Do Not Go Gentle into That Good Night by Dylan Thomas

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How the author uses metaphor and simile in his poem to create his theme?

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The theme of this poem is that all people--he wise, the good, the wild, the serious--fight against death when they approach it. Perhaps it is even, then, human nature to do so, since all kinds of different people refuse to die without a fight. In the fifth stanza, for example, serious men are described near death, when they suddenly develop "blinding sight" (an oxymoron), realizing that even blind eyes can "blaze like meteors and be gay." This simile compares eyes that are blind (either because they are old or because they have been unable to see truth--this is also a symbol, then), to meteors that seem to burn and blaze just before their light disappears. When these "grave" men (also a pun because it refers to a burial plot or the quality of being quite serious) realize that they've wasted so much time being serious, they "rage against the dying of the light." The "light," too, is a metaphor for life just as the "close of day" is a metaphor for death, as is the "good night."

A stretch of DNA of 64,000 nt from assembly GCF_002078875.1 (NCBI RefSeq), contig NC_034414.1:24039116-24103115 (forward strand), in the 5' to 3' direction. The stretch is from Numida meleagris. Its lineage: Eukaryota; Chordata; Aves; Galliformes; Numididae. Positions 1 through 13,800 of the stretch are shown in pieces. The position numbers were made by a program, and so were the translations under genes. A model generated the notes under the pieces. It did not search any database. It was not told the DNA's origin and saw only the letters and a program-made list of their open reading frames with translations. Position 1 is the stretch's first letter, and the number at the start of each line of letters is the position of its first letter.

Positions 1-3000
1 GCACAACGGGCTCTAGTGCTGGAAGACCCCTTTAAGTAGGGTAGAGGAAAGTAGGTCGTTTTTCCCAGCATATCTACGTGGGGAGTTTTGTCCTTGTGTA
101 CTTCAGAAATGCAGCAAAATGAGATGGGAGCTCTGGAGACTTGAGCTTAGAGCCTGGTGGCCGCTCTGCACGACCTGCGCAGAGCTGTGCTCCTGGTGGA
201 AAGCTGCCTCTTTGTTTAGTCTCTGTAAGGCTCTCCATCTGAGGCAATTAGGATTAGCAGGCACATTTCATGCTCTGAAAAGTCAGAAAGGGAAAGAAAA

Likewise,...

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